This survey took place between September 20–26, 2018 and was conducted throughout all of Russia in both urban and rural settings. The survey was carried out among 1600 people over the age of 18 in 136 localities of 52 of the country’s regions. The survey was conducted as a personal interview in respondents’ homes. The answer distribution is presented as percentages of the number of participants along with data from previous surveys.
The statistical error of these studies for a selection of 1600 people (with a probability of 0.95) does not exceed:
3.4% for indicators around 50%
2.9% for indicators around 25%/75%
2.0% for indicators around 10%/90%
1.5% for indicators around 5%/95%
The question of trust in government agencies and public organizations aims to uncover the level of public trust in institutions, i.e. which institutions the public tends to trust, and which it doesn’t. This is a dynamic question, and it allows us to follow changes in the declared level of trust. For the sake of convenience during analysis, an index is built demonstrating a kind of “balance” between positive and negative ratings of various institutions, which allows us to rank them according to their trustworthiness: from institutions with high levels of trustworthiness to institutions whose actions the public considers untrustworthy.
Results from the 2018 survey show important changes in public opinion. First, over the last six years, the army has, for the first time, “overtaken” the president in its level of trustworthiness. The proportion of Russians who believe the army “fully deserves” their trust is 66%, while this measure of trustworthiness is 58% for the president (versus 69% and 75% in 2017 respectively). Second, the value of the “trustworthiness index” for the president has dropped by nearly half over the last year. Overall, the level of trust in the president is regressing to the same levels as those recorded in 2013. Similar “regressions” are noted in relation to the Federation Council and the State Duma. Trust in the government decreased even more notably, with the value of its “trustworthiness index” in 2018 falling even lower than that of the 2012-2013 “protest” period. Interestingly, Russians’ trust in “security” forces (army, intelligence agencies, police) remains virtually unchanged, i.e. their trustworthiness indicators, having substantially risen after 2014, remain at their previous level.
Please note that the “trustworthiness” indicator is more sensitive than the “approval” indicator; respondents will more readily say that they “approve,” while they stop to consider before declaring their “trust” or lack thereof. Therefore, “trustworthiness” indicators for institutions are, as a rule, always lower than indicators of “approval” for their actions (these are different indicators and should not be compared to each other; instead, they can only be compared to themselves to analyze trends in levels of approval and trust).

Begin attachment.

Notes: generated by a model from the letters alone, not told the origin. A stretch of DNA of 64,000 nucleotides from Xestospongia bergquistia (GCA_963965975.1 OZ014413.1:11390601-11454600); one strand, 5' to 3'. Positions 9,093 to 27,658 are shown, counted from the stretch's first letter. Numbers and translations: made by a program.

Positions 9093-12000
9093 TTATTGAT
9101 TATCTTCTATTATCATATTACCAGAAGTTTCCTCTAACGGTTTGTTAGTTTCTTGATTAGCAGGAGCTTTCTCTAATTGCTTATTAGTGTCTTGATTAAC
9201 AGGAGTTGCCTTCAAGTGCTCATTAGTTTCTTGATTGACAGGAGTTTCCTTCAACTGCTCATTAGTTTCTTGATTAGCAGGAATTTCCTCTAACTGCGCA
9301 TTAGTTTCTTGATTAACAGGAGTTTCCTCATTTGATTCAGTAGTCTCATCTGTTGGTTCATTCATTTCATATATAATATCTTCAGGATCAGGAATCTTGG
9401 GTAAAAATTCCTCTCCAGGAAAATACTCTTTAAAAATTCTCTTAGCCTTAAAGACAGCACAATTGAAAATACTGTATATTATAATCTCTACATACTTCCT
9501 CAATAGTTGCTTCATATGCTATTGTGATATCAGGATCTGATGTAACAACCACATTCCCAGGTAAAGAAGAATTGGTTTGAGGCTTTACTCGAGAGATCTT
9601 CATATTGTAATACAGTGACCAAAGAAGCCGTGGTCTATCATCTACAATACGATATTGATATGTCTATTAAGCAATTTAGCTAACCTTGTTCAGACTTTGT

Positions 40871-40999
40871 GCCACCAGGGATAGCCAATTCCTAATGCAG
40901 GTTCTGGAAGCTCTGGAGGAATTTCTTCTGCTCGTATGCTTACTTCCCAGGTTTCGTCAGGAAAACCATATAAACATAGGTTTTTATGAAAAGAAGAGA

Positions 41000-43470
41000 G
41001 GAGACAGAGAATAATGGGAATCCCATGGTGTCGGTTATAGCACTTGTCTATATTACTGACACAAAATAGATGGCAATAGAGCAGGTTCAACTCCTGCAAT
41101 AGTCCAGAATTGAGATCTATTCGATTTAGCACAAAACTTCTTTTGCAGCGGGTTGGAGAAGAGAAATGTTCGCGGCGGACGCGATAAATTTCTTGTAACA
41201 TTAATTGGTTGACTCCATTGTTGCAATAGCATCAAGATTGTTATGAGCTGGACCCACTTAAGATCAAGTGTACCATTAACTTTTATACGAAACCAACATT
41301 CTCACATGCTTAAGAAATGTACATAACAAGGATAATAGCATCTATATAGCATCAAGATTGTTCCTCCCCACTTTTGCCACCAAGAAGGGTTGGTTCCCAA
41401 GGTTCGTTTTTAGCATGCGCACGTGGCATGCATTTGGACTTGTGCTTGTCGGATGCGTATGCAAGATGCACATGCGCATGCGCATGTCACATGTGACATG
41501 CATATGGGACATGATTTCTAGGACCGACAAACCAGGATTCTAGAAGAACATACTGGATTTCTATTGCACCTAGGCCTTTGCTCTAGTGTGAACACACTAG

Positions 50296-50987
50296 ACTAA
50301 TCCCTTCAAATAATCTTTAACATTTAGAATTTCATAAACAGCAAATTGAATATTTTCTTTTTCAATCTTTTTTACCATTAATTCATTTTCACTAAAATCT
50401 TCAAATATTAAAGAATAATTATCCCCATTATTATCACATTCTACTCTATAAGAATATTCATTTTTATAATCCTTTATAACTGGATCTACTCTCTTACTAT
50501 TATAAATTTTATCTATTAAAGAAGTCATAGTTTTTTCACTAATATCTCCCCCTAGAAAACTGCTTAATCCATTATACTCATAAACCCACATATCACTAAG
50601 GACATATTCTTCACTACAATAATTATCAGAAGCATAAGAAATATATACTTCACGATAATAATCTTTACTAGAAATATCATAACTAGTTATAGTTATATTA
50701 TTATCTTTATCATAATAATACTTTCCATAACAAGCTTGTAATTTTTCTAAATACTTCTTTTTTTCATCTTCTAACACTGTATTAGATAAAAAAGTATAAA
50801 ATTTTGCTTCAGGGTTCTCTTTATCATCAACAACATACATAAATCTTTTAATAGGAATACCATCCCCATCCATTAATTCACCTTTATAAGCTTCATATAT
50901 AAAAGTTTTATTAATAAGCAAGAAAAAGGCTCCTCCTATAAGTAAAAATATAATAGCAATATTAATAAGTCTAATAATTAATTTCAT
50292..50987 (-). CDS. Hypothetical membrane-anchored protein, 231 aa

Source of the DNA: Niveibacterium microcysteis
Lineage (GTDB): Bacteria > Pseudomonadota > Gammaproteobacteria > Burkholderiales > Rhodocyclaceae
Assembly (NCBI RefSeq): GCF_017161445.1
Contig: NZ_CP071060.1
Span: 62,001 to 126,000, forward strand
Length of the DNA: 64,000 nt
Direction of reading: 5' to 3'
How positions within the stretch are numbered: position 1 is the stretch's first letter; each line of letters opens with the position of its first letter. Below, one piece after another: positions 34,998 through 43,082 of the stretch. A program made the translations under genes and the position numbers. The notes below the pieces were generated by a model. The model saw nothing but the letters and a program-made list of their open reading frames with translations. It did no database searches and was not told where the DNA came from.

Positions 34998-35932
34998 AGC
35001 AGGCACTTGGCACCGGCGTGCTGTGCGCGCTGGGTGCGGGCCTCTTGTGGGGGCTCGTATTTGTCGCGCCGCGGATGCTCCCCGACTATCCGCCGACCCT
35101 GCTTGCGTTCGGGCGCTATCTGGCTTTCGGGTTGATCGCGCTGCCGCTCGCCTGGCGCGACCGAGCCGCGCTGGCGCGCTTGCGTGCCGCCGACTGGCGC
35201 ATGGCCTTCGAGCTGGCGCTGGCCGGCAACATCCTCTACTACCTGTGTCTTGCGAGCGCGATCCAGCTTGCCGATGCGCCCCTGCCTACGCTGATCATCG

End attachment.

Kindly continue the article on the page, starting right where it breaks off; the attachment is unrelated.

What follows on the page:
Dymanics of Trust in Institutions
IN YOUR OPINION, HOW TRUSTWORTHY ARE THE PRESIDENT AND THE FOLLOWING GOVERNMENT AGENCIES, SOCIAL MOVEMENTS AND ORGANIZATIONS? (respondents were presented with a card from which they could choose one answer per line; ranked in descending order according to the column “completely trustworthy” for 2018)
|Completely trustworthy||Somewhat trustworthy||Not at all trustworthy||It is difficult to say|
|The FSB/other intelligence agencies||33||57||50||38||25||20||14||7||14||15||11||16|
|The church, religious organizations||50||48||48||29||24||19||10||11||18||12||17||14|
|Russian charitable organizations||–||34||38||–||31||26||–||15||18||–||20||19|
|The press, radio, television||26||30||31||50||48||38||16||15||24||7||8||7|
|Small and medium-sized Russian businesses||24||29||30||44||37||33||18||19||19||14||15||18|
|The Public Prosecutor’s Office||23||33||29||42||37||31||21||16||25||15||14||16|
|Local (municipal) authorities||19||27||27||45||44||34||27||23||29||9||6||9|
|The Federation Council||21||35||25||41||35||34||21||16||26||16||13||15|
|The State Duma||20||33||23||48||43||40||24||20||32||8||5||5|
|Large Russian businesses||16||18||16||44||38||32||24||27||34||16||16||18|
Trust in Institutions in 2018
IN YOUR OPINION, HOW TRUSTWORTHY ARE THE PRESIDENT AND THE FOLLOWING GOVERNMENT AGENCIES, SOCIAL MOVEMENTS AND ORGANIZATIONS? (respondents were presented with a card from which they could choose one answer per line; ranked in descending order according to the column “Index” — institutions with high levels of trustworthiness are at the beginning of the list, institutions with low levels are at the end)
|Completely trustworthy||Somewhat trustworthy||Not at all trustworthy||It is difficult to say||Trustworthiness Index*|
|The FSB/other intelligence agencies||50||20||14||16||26|
|The church, religious organizations||48||19||18||14||20.5|
|Russian charitable organizations||38||26||18||19||7|
|Small and medium-sized Russian businesses||30||33||19||18||-5.5|
|The Public Prosecutor’s Office||29||31||25||16||-11.5|
|The press, radio, television||31||38||24||7||-12|
|The Federation Council||25||34||26||15||-18|
|Local (municipal) authorities||27||34||29||9||-19|
|The State Duma||23||40||32||5||-29|
|Large Russian businesses||16||32||34||18||-34|
* Calculated as the difference between “completely trustworthy” and “not at all trustworthy” – ½ of “somewhat trustworthy.”
Translated by Middlebury Institute of International Studies at Monterey (formerly Monterey Institute of International Studies).
The ANO Levada Center has been forcibly included in the registry of non-commercial organizations acting as foreign agents. Read the Director of the Levada Center’s statement of disagreement with this decision here.